For example, prior to 2007, there were approximately 1 million confirmed cases of hospital-acquired ("nosocomial") infections in American hospitals and other healthcare institutions (clinics, nursing homes, etc.), resulting in the premature and preventable deaths of nearly 100,000 patients who would otherwise have survived the illnesses or surgeries for which they originally received treatment in those institutions (Reid, 2009). Another important component to fighting healthcare costs are the oversight mechanisms, such as the Health and Human Services Inspector General's Audit Services and Medicare's recently enacted Recovery Audit Contractor (RAC) program. In between 2005 and 2008 alone, the RAC succeeded in recovering almost $1 billion in improper and overpayments to healthcare providers by encouraging and rewarding individuals to report any knowledge or suspicions in that regard (Reid, 200).
Approaches to Reducing Healthcare Costs
Because the problem of treating those nosocomial infections alone was the source of an estimated $1 - $2 billion, the Centers for Medicare and Medicaid (CMS) terminated reimbursement for several kinds of urinary tract infections in healthcare institutions in 2007, to force
Ultimately, effective healthcare reform will require a broad approach in which resolving all of the inherent systemic problems within the largest government reimbursement programs is a necessary but insufficient component in and of itself (Kennedy, 2006; Reid, 2009).
Kennedy, E. (2006). America: Back on…
Another important component to fighting healthcare costs are the oversight mechanisms, such as the Health and Human Services Inspector General's Audit Services and Medicare's recently enacted Recovery Audit Contractor (RAC) program. In between 2005 and 2008 alone, the RAC succeeded in recovering almost $1 billion in improper and overpayments to healthcare providers by encouraging and rewarding individuals to report any knowledge or suspicions in that regard (Reid, 200).
Health Care Reform: One of the major topics that have had a long history in the United States is health care reforms, which has been characterized by huge debates. Following decades of failed attempts by various Democratic presidents, a new law was enacted by President Obama to overhaul the country's health care system. The enactment of this legislation came after a year of harsh partisan combat with the purpose of ensuring
Health Care Reform Federal Deficit The American Health Care Crisis and the Federal Deficit The United States spends more than any other country on medical care. In 2006, U.S. health care spending was $2.1 trillion, or 16% of our gross domestic product. At the same time, more than 45 million Americans lack health insurance and our health outcomes (life expectancy, infant mortality, and mortality amenable to health care) are mediocre compared with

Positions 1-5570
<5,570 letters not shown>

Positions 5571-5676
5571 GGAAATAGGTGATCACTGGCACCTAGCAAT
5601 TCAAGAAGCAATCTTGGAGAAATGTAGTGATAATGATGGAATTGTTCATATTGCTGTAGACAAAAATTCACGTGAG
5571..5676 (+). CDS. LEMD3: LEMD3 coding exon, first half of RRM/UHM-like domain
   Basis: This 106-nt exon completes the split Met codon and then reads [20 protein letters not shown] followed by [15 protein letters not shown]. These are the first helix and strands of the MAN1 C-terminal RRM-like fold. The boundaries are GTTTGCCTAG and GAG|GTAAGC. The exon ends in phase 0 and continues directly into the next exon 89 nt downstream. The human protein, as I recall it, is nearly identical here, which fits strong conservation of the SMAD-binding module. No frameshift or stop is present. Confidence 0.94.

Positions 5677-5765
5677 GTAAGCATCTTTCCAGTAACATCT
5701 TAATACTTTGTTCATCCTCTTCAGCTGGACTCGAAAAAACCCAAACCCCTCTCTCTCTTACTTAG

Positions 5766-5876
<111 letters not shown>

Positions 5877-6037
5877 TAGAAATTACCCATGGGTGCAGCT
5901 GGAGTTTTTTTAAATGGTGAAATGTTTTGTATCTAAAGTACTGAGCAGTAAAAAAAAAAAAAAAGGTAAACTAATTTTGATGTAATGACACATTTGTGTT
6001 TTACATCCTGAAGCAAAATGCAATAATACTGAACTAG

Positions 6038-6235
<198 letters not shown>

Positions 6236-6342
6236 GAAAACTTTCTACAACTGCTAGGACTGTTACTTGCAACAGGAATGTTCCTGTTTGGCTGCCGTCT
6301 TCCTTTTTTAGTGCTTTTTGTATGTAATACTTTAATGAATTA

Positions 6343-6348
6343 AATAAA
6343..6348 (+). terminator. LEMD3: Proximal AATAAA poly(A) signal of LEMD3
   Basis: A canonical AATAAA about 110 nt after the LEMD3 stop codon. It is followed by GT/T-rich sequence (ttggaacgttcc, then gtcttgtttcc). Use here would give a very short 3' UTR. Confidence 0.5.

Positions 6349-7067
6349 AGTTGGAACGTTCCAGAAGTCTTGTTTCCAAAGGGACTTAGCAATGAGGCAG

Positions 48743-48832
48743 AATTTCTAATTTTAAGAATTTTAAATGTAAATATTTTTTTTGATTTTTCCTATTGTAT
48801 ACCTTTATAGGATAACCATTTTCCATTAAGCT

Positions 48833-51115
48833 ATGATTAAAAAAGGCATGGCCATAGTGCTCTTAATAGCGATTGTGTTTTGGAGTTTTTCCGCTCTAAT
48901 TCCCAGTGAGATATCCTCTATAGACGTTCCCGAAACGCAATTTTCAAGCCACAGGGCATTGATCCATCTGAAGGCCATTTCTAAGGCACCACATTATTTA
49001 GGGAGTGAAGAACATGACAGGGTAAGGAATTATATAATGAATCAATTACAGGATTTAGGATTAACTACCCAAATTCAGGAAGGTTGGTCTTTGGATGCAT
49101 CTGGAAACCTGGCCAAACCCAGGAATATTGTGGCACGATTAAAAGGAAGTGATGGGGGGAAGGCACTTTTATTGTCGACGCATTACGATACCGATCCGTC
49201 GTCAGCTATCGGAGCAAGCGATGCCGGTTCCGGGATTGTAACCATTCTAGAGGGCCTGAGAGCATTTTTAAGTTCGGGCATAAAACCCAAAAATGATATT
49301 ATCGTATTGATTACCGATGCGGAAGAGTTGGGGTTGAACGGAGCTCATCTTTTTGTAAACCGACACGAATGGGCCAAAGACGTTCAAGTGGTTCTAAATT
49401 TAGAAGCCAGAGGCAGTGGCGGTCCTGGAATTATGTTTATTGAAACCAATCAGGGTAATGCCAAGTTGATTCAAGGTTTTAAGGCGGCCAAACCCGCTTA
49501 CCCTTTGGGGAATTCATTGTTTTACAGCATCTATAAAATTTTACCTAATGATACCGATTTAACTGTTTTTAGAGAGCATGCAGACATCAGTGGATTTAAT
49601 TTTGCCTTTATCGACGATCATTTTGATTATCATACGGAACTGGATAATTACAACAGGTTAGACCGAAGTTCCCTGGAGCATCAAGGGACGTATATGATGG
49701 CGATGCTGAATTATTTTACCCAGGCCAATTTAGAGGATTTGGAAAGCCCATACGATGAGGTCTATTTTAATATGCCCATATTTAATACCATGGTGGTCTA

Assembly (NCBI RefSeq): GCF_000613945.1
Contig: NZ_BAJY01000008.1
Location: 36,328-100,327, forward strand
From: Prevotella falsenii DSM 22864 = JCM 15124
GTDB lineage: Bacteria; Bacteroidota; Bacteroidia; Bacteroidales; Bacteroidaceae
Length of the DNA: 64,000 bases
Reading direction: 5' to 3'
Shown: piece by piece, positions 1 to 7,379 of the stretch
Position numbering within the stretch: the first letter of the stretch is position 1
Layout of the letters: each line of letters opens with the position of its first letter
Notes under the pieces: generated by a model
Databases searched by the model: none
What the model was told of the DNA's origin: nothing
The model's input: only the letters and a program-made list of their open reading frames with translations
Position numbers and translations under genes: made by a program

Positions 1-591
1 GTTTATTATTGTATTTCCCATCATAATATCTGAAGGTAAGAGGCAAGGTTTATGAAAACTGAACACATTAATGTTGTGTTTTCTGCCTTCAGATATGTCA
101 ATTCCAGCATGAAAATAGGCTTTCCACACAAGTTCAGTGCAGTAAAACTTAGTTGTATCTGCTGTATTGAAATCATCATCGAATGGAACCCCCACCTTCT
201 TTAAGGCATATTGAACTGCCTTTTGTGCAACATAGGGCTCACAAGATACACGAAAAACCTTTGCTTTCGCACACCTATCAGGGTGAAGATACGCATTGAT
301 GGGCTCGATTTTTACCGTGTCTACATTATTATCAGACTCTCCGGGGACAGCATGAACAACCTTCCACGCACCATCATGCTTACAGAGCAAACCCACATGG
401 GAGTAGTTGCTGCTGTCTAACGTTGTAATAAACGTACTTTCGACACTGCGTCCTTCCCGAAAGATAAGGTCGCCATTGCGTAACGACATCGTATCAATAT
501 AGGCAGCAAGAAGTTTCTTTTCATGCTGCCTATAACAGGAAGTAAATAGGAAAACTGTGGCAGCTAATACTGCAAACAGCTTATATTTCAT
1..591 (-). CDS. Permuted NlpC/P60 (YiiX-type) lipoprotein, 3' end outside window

" (Arnold & Reeves, 2009). With medical services price at the present time, illness or some kind of complicated to medical services may take people deprived of health insurance years to reimburse for bills that are medical. Furthermore, I believe that individuals who lost their jobs also are uninsured for the reason that their employer gave health insurance is no longer paying for them. I understand that based on the
As a result, millions of Americans remain unable to bear the heavy financial toll of medical expenses. Indeed, the problem of a lack of insurance for many is related to the problem of the cost of healthcare. So confirms the article by Consumer Reports (CR) (2008), which finds that "health-insurance premiums have grown faster than inflation or workers' earnings over the past decade, in parallel with the equally rapid
overwhelming connections between healthcare costs and the macroeconomic performance of the U.S. economy. The impact of healthcare industry on the macroeconomic performance is evident from the fact that in 2009 healthcare expenditure of the U.S. was 18% of the gross domestic product (GDP) of the country. It was also estimated that should the healthcare costs continue to grow at historical rates, 34% of the U.S. GDP will compose of
Health Care Reform FDR's New Deal and Lyndon Johnson's Great Society were early attempts for the United States government to play a broader role in creating more extensive social policies. More recently, when a recession pushed inflation to an all-time high, Ronald Reagan led a popular political campaign in which he pronounced that the federal government should have a smaller role in American society. He believed that socialism was an evil